7.24.2017

David B. Jenkins has a great new book! It's a 300+ page guide to Georgia.

Dave Jenkins has been commenting here at VSL and offering me gentle course corrections almost from the beginning. A couple of years ago he sent me a note and let me know that he was working on a book. I love book projects so I wished him my best and hoped that he would follow through.

Boy. He followed through. About two weeks ago I got a package in my mailbox with a nice surprise inside; it was a copy of the finished book. It's entitled,

Backroads & Byways of Georgia. Drives, Daytrips and Weekend Excursions. 

And it's a beautiful book.



Rather than me trying to re-explain it I'm including the press release here:

Backroads And Byways of Georgia 
An Off-The-Beaten-Path Guide to the Peach State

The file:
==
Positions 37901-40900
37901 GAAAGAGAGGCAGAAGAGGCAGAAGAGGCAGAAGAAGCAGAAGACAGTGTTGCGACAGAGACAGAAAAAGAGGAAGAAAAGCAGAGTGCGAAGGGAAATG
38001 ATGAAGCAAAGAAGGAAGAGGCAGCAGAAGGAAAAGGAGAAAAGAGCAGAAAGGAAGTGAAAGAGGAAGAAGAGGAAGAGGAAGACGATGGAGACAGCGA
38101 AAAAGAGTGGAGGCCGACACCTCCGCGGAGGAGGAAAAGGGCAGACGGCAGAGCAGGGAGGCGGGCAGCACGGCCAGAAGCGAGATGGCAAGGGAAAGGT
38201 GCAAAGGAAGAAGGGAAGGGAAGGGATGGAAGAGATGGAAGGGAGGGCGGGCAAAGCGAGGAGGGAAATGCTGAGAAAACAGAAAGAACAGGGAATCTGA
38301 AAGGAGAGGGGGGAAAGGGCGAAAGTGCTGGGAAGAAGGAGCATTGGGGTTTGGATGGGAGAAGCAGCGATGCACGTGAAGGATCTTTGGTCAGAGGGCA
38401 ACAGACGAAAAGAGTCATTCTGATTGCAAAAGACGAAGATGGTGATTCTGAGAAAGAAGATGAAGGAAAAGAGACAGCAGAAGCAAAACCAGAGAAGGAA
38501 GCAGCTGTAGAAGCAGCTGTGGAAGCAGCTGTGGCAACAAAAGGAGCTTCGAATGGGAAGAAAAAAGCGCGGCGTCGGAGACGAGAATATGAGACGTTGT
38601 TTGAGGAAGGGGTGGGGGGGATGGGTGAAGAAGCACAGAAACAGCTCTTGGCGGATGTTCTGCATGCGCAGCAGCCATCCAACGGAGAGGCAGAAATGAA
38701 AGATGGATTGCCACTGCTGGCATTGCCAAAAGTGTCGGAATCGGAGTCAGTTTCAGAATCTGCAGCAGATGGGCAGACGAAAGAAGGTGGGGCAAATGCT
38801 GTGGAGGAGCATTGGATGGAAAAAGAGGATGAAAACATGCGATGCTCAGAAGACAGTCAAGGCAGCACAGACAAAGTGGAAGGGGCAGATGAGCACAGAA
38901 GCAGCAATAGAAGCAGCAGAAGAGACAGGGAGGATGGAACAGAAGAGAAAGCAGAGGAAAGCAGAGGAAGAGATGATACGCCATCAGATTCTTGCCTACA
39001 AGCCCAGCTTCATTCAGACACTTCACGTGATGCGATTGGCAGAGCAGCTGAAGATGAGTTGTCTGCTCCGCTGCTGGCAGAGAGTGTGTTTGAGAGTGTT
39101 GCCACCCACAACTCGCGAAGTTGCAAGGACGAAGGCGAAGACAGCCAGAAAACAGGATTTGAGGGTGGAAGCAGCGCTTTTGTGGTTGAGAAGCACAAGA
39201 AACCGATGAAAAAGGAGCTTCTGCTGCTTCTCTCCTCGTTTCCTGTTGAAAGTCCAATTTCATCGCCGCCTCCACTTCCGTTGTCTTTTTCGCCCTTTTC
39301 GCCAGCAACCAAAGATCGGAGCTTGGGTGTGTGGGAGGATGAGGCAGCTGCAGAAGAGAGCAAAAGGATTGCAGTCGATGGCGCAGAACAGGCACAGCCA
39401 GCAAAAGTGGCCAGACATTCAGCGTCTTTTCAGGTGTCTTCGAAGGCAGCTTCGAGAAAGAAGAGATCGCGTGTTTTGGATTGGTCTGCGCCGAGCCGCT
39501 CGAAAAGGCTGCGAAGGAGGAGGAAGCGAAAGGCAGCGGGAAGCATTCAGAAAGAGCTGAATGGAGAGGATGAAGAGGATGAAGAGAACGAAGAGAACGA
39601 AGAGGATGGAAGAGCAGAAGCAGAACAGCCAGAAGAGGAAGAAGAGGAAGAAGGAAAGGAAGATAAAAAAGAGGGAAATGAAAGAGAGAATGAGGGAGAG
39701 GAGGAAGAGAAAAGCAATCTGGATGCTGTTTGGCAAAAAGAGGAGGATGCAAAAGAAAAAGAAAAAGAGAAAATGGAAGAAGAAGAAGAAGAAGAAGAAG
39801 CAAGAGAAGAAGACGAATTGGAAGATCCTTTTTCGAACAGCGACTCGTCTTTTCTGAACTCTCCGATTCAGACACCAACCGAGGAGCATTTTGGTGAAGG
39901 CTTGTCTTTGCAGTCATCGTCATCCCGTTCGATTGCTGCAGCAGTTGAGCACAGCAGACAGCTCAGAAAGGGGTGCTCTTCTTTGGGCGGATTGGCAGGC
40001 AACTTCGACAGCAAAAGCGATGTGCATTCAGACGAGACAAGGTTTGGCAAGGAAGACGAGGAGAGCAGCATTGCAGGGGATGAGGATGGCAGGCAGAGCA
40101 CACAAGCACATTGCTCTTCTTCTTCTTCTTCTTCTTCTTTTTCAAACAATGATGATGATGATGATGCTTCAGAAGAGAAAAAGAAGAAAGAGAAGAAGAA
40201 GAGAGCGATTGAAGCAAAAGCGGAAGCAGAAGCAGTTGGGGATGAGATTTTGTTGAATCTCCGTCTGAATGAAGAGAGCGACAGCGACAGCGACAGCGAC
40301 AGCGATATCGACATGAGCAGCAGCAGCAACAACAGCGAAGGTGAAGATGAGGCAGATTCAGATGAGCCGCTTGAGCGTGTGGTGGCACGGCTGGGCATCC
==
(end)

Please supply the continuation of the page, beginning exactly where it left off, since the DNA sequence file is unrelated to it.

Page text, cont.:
Photographer and author Dave Jenkins spent the better part of a year crisscrossing Georgia for more than 10,000 miles, exploring the nooks and crannies of the Peach State. He visited old mills, covered bridges (almost every one in the state), courthouses, historic houses and old churches without number, and whatever else caught his fancy. And then he organized it all into 15 tours covering various parts of the state, and wrote it up in a book appropriately titled, Backroads and Byways of Georgia. 

Ride the historic Atlantic coast from Savannah to St. Mary's, ramble the Appalachian northwest, cruise the broad plains of the southwest, or roam the Blue Ridge Mountains of the northeast. Each tour is carefully mapped out with precise driving directions and information about points of interest. Even explore a bit on your own if you like, because there's something new to discover everywhere you look: the historic, the quirky and offbeat, the strange and unusual, and abundant beauty.